Stratify Legal Discovery: A More Effective And Efficient System For Document Review

Sunday, April 1, 2007 - 01:00
Stratify, Inc
Michael S. Simon

Editor: What is unique about Stratify's approach to electronic discovery?

Simon: Stratify combines five factors that you will not find in other companies. Our in-depth legal knowledge, extensive experience in electronic discovery, highly reliable service and scalable solutions, and technology innovation combine to deliver highly productive eDiscovery applications. These factors are the foundation for the Stratify Legal Discovery service which provides automatic concept organization and native file review to create a fast and cost-effective review system.

As an ASP hosted solution we provide an excellent alternative to in-house applications because we receive and host the documents in our secure datacenter. As a result no additional infrastructure or personnel costs are incurred by the firm. I have colleagues at AmLaw 100 firms who tell me that they are running out of storage space because of the data demands of projects. This makes a hosted storage and document review system very attractive. The service also allows law firms to work collaboratively with clients and co-counsel using an online system that offers a high degree of security where people can control the level of access each user will have.

Editor: Who are the typical clients that Stratify works with?

Simon: Because electronic discovery needs to be managed by all legal professionals, we work with the AmLaw 100 as well as smaller firms. We also work with Fortune 500 companies who appreciate the more efficient and effective review results they are able to achieve with the Stratify Legal Discovery service. Studies with our clients show that attorneys who use the Stratify Legal Discovery application review an average of 500 documents per hour. That is an incredible improvement over previous systems. In some projects we have seen sustained review rates of 1,000 documents per hour and there are instances where attorneys reviewed 10, 000 to 15,000 documents per day. That is an incredible productivity leap from traditional e-discovery systems.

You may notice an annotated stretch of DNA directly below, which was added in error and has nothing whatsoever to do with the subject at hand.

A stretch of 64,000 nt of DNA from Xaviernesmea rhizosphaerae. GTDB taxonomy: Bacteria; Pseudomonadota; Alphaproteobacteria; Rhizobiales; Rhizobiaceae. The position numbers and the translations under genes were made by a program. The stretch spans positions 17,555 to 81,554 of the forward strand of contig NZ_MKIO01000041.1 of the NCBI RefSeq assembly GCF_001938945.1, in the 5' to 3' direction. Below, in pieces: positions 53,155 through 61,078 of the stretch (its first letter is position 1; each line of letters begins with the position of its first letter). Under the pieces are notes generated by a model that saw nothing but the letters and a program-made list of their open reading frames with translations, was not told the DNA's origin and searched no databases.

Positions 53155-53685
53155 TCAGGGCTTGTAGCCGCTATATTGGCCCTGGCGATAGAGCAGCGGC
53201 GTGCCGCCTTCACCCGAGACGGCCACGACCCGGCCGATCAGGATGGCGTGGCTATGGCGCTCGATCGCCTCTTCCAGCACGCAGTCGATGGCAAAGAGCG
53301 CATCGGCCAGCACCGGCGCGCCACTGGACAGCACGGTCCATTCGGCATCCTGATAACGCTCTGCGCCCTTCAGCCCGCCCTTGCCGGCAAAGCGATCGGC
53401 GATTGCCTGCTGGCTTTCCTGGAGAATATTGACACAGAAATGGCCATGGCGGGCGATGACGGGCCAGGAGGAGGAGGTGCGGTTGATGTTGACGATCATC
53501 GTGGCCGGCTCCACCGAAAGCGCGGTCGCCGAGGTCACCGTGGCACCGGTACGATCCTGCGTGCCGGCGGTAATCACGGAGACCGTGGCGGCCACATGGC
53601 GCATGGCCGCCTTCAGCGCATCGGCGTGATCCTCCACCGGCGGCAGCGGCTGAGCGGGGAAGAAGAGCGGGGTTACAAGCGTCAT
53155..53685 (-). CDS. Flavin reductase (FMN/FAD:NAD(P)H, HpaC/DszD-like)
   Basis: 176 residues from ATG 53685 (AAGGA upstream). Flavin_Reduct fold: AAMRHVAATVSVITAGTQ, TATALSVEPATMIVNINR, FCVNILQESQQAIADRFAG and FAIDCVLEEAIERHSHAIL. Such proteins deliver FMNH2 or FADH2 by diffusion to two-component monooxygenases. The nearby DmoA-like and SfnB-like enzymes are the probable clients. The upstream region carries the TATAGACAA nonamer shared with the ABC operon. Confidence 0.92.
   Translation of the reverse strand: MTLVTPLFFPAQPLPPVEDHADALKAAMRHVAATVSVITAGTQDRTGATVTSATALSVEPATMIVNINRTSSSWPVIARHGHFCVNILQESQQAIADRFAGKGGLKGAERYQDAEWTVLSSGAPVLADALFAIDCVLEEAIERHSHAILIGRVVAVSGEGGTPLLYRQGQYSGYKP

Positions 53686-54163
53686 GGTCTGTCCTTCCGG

Editor: What types of matters do clients use the Stratify Legal Discovery service for?

Simon: There are a variety of matters that clients use the Stratify Legal Discovery service for. Stratify has been involved in a number of major cases related to the options backdating investigations. We handle extensive litigation in disciplines including intellectual property, securities, antitrust, HSR second requests, and regulatory issues where the SEC or other agencies conduct investigations.

What is very interesting is that we are seeing an increasing use by major companies on internal investigations that have not been prompted by formal litigation or existing regulatory investigations. These companies have decided to proactively conduct their own internal investigations to understand the information they have on hand before any trouble ensues. For example, after determining that regulators were focusing heavily on options backdating, many companies triggered their own internal investigations before anyone came in and investigated from the outside.